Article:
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we-like-to-nurseWe Like to Nurse, by Chia Martin and illustrated by Shukyo Rainey is a book that is especially good for toddlers and preschoolers because of the brightly painted pictures and simple text. Each page shows a different animal nursing its young. The last page with a mother nursing her baby, reads, “We like to nurse.”

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biggest-bedThe Biggest Bed in the World, by Lyndsey Camp, and illustrated by Jonathon Langley. This is such a fun book. When there’s a baby in his bed, dad says, “How am I supposed to sleep like this?” The family keeps on growing with the addition of twins and triplets until Dad finally has to make the biggest bed in the world. He even has to knock down walls so the bed will fit in the house. When the kids all move to their own beds, Dad thinks his bed is too empty, and still he wonders, “How am I supposed to sleep like this?” I love the way nursing is drawn in this story.

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welcome-with-loveWelcome With Love, by Jenni Overend and illustrated by Julie Vivas. I love this book! This is the perfect book to help prepare children who might be attending the birth because it shows the mom in several different labor positions with her husband. The midwife and other children are in the illustrations as well. This is a little different than other children’s book because it actually shows the birth. Don’t worry. There’s no blood and gore and raunchy shots, but it beautifully depicts what homebirth is all about. Mom gives birth standing up, leaning on her husband. You see baby’s head coming out from her. Next, the mom is kneeling, scooping her baby up to her with the cord still attached. My favorite drawing is the scene after the birth from overhead which shows the dad holding the placenta in the bowl; he had just cut the cord. Baby is tucked in bed beside mom, surrounded by the three other children. My favorite quote:

A little boy, Mum says, crying and smiling at the same time. She holds him close against her breast. Dad tucks the blanket around them. He’s crying too.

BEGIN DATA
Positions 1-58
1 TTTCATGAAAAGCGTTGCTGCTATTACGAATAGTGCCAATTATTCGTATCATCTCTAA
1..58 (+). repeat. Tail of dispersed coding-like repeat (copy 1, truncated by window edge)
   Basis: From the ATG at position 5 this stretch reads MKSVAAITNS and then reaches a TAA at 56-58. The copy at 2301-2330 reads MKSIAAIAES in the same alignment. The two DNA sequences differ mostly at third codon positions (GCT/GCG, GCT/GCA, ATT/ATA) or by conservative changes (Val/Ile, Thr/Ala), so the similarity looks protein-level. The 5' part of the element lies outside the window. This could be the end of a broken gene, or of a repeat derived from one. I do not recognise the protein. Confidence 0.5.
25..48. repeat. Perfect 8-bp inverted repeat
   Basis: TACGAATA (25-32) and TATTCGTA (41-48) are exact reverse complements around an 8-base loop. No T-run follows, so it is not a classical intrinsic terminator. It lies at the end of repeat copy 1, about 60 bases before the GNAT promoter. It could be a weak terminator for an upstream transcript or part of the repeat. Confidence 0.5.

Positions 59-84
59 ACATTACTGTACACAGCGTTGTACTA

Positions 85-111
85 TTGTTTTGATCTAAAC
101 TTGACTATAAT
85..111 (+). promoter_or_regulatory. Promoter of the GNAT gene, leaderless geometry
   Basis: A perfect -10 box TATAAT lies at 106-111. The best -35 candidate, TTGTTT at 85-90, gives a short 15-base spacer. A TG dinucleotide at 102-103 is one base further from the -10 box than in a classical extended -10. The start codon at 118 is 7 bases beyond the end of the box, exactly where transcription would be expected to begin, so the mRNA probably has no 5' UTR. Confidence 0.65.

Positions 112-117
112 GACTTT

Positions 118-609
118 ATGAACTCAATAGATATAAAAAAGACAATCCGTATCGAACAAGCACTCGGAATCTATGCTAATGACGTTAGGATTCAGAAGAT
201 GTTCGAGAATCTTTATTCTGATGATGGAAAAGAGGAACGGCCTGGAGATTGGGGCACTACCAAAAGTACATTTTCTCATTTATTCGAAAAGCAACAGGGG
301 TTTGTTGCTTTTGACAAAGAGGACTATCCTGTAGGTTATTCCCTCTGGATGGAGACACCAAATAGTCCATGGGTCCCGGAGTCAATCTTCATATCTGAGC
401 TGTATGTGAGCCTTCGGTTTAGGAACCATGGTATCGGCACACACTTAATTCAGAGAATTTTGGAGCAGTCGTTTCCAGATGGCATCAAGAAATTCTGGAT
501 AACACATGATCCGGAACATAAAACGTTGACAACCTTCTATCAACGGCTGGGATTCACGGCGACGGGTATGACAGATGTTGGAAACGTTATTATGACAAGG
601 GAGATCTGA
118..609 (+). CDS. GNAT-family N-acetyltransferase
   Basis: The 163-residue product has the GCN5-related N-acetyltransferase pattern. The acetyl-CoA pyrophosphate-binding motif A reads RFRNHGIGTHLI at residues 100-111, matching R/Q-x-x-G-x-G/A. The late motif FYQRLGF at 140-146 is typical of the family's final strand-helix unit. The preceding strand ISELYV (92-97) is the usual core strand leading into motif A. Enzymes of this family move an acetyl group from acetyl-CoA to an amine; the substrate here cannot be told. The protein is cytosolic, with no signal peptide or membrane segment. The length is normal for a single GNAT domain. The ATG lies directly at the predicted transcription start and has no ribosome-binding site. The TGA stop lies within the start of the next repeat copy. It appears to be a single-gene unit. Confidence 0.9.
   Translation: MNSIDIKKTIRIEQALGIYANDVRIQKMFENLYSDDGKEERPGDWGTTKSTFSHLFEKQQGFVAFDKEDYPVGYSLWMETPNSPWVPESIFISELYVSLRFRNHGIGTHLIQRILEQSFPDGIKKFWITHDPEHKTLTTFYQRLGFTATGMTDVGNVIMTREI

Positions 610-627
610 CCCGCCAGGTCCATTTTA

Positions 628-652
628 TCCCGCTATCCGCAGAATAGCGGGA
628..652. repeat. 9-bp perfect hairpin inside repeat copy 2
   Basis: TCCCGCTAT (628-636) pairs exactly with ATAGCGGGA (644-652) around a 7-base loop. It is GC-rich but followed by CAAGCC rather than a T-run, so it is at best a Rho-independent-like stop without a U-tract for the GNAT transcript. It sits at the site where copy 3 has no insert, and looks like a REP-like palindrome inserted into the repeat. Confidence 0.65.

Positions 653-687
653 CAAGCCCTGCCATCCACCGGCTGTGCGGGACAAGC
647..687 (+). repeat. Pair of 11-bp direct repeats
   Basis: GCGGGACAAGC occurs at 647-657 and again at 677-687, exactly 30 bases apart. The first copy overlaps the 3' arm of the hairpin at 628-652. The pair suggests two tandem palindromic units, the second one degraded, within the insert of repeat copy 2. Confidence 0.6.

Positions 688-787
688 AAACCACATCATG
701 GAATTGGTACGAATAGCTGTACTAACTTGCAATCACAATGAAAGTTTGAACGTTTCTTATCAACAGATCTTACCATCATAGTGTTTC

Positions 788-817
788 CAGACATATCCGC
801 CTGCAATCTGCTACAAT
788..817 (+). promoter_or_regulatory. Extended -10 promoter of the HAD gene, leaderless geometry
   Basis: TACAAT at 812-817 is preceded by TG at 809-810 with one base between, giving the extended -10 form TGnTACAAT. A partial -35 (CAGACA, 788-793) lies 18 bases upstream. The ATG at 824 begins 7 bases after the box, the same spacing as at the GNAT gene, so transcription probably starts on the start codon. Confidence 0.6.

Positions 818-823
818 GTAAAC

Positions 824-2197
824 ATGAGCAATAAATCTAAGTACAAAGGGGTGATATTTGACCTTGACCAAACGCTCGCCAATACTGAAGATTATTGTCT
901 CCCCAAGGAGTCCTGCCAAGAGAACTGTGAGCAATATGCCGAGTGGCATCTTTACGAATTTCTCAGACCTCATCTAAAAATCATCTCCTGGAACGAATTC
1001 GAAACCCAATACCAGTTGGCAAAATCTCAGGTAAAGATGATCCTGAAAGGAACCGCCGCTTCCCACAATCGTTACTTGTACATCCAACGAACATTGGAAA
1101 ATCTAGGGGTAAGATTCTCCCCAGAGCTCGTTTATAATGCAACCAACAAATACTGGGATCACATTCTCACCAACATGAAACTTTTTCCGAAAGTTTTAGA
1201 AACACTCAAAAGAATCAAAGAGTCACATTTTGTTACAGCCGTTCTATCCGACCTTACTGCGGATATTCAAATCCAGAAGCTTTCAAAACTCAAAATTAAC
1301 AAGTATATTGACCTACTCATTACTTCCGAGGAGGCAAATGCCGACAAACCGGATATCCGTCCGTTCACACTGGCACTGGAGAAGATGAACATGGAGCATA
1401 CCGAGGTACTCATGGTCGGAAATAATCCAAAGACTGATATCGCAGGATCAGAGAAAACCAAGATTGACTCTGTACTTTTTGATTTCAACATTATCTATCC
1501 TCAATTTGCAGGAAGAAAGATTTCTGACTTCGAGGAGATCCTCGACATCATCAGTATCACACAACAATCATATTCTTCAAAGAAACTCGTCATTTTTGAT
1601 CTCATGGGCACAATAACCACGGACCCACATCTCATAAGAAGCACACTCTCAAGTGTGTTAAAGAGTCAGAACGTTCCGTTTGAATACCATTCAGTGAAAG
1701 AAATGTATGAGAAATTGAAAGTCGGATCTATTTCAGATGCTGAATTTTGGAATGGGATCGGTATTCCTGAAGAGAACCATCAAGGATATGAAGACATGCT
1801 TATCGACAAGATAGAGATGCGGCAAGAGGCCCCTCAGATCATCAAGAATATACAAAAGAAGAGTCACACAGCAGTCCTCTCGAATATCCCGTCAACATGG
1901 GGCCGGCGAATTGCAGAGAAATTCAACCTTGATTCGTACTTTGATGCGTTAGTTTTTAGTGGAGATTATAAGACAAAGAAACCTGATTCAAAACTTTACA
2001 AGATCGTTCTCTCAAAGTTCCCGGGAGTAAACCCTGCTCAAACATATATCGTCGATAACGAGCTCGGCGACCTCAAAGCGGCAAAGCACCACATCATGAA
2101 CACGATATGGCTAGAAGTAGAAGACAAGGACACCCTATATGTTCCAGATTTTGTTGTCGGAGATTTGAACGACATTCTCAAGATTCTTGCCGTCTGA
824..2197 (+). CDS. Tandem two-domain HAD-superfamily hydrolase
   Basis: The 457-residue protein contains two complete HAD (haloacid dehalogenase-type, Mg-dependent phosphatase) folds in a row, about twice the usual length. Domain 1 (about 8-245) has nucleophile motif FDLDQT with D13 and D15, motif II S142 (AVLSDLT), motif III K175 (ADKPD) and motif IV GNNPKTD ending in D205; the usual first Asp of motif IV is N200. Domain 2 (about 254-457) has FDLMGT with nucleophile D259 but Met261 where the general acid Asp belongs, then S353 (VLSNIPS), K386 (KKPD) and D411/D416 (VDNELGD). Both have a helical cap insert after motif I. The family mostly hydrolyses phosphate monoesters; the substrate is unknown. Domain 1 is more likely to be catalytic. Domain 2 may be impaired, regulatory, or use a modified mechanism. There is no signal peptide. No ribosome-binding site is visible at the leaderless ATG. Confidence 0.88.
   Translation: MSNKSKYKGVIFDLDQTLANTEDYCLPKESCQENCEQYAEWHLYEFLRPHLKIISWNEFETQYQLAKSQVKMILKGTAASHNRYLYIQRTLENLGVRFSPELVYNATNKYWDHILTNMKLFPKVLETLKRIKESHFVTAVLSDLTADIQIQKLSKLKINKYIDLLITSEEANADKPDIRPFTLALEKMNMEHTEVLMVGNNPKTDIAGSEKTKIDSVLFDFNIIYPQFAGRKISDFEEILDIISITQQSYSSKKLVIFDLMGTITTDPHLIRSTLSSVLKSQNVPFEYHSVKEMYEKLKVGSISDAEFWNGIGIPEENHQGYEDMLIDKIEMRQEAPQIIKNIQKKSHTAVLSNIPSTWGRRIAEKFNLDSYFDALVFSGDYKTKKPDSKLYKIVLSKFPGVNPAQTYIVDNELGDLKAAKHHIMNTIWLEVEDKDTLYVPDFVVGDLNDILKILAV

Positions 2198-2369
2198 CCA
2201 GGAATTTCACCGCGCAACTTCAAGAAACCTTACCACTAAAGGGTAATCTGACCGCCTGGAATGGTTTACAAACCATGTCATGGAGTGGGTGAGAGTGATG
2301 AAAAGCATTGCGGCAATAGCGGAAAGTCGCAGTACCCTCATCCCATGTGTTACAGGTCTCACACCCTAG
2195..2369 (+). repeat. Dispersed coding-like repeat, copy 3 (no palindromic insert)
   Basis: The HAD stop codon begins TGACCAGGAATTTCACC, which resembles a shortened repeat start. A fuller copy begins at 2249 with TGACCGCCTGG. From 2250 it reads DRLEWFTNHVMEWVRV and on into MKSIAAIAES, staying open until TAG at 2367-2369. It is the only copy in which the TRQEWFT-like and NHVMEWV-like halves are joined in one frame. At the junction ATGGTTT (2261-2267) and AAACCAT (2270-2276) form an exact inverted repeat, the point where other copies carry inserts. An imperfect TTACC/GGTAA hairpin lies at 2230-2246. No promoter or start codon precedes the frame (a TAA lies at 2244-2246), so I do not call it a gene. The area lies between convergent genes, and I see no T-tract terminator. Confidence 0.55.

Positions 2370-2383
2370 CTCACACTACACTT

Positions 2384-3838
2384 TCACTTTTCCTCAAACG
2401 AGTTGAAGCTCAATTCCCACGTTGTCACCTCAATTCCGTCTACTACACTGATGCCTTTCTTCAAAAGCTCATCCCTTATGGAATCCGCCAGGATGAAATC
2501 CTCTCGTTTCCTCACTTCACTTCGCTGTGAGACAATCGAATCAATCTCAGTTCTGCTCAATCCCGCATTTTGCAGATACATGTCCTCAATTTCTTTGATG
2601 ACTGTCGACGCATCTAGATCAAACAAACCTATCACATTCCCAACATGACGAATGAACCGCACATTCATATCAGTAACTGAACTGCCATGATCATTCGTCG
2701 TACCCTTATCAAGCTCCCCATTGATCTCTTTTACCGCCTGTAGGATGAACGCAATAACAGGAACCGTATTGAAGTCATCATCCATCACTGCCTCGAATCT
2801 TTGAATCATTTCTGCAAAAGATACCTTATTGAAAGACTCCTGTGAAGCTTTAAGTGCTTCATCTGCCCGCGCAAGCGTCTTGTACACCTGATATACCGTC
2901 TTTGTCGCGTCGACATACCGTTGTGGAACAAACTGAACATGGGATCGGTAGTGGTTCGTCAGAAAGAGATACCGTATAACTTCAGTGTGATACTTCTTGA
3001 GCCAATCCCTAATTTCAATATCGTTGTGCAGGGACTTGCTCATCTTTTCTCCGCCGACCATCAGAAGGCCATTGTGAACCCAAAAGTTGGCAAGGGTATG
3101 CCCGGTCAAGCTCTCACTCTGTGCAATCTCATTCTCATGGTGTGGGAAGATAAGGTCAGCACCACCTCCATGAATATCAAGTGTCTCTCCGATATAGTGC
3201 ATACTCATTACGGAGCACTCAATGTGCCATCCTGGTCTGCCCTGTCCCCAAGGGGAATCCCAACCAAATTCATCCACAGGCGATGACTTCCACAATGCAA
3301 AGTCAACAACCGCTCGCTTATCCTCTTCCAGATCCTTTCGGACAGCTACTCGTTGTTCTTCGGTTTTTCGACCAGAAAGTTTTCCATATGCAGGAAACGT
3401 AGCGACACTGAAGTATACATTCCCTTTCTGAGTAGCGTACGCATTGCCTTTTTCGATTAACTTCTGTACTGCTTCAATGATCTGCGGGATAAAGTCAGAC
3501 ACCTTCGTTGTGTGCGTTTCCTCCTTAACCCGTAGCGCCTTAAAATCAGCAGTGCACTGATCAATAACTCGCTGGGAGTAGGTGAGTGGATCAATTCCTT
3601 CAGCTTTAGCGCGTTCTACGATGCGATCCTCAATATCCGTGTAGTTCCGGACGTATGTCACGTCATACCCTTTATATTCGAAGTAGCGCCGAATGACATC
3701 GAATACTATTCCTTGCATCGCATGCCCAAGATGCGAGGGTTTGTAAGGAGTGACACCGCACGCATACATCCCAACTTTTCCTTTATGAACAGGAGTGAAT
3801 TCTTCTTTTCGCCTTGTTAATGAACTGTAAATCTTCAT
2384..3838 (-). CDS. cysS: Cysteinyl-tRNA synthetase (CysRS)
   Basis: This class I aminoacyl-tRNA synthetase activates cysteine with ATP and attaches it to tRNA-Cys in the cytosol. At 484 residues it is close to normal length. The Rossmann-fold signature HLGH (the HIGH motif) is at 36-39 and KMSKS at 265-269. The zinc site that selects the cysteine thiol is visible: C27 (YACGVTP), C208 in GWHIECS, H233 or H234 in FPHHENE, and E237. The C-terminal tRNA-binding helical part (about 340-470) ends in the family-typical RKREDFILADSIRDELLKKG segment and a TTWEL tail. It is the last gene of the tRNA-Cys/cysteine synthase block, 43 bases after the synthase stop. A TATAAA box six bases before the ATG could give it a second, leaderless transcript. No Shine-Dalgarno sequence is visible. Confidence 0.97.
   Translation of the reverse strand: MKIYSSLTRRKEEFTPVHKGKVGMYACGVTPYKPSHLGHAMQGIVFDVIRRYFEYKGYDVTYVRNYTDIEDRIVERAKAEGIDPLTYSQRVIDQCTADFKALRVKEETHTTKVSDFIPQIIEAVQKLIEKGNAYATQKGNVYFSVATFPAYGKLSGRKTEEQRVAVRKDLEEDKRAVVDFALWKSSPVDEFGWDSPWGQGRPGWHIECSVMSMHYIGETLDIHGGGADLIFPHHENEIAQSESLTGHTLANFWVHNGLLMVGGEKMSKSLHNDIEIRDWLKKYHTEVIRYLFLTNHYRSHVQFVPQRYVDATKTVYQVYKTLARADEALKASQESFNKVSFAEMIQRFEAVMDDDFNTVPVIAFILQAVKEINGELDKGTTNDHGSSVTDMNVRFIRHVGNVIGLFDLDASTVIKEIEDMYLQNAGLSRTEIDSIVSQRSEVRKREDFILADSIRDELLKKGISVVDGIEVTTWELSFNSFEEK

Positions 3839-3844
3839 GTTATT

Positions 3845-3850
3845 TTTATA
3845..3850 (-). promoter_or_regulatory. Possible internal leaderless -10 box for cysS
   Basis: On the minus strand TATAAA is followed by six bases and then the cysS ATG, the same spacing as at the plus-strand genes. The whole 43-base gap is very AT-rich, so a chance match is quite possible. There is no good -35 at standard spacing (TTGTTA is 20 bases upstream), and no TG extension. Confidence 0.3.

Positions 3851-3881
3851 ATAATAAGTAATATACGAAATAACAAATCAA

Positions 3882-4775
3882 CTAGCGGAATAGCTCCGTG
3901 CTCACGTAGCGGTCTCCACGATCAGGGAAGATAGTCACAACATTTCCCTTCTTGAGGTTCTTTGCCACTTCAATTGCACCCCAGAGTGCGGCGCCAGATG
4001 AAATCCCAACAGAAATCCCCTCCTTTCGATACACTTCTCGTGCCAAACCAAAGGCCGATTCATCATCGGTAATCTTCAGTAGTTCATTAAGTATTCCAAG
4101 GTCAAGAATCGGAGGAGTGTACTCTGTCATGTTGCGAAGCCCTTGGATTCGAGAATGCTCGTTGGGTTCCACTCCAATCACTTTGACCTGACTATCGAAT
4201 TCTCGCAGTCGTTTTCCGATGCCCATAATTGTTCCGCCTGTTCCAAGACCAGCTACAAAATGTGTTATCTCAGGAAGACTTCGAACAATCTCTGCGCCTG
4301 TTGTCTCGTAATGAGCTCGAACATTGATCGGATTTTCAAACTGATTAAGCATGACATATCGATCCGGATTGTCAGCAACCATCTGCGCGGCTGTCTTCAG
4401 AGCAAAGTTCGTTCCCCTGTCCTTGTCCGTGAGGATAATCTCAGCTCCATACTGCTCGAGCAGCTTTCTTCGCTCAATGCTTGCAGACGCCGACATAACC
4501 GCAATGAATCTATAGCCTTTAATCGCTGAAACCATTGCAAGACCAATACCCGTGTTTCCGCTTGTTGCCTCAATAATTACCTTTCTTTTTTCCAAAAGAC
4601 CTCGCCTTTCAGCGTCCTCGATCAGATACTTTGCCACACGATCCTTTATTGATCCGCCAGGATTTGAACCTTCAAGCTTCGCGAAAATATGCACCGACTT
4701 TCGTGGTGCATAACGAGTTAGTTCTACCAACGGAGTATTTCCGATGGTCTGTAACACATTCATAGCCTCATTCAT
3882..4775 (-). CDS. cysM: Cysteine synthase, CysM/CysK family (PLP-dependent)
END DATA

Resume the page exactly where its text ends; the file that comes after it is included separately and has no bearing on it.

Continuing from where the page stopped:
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berenstainThe Berenstain Bears’ New Baby, by Stan and Jan Berenstain. Cute little book. Brother bear has outgrown his bed so he and Dad go out into the woods to build a new one. When they get home, there’s a new baby sister in brother’s old bed.

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Dancing Waters, by Tara Tulley and illustrated by KC Clark “tenderly tells the story of a family who chooses a doula and waterbirth in a hospital setting” Also available by the same author and illustrator is Stars of the Sky where a mother tells her twins about their homebirth.

Dale, a childbirth educator, says,

It looks like it’s a feast for the eyes as well as the heart and soul.

I have not seen these books for myself, but they look delightful. You can find them here.

If you know of another book that might fit my list, please let me know by leaving a comment.

Go to my list of recommended pregnancy books.

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excellent blog awards February 1, 2008

Posted by guinever in : birth, doula, homeschooling , comments closed

excellentblog.jpgIt seems that the excellent blog award is making its rounds through all the birthing blogs because I received the award twice last weekend from a couple educators at Independent Childbirth. Thanks, Nicole for granting me this award “for the Best Menu Bar and Side Bar.” She says “I have loads of easy to find, user-friendly information on her blog. And it doesn’t look messy!”

Thanks, Sheridan, for saying that “I have wonderful supportive posts on all topics, from first foods to positive birth stories. Ask her questions and she will give you thoughtful inspirational answers.”

In order to accept this award, I must pass it along to at least 10 other blogs. I’ve decided to give a few to pregnancy related sites, but I’m also branching out a little bit. Here are my picks: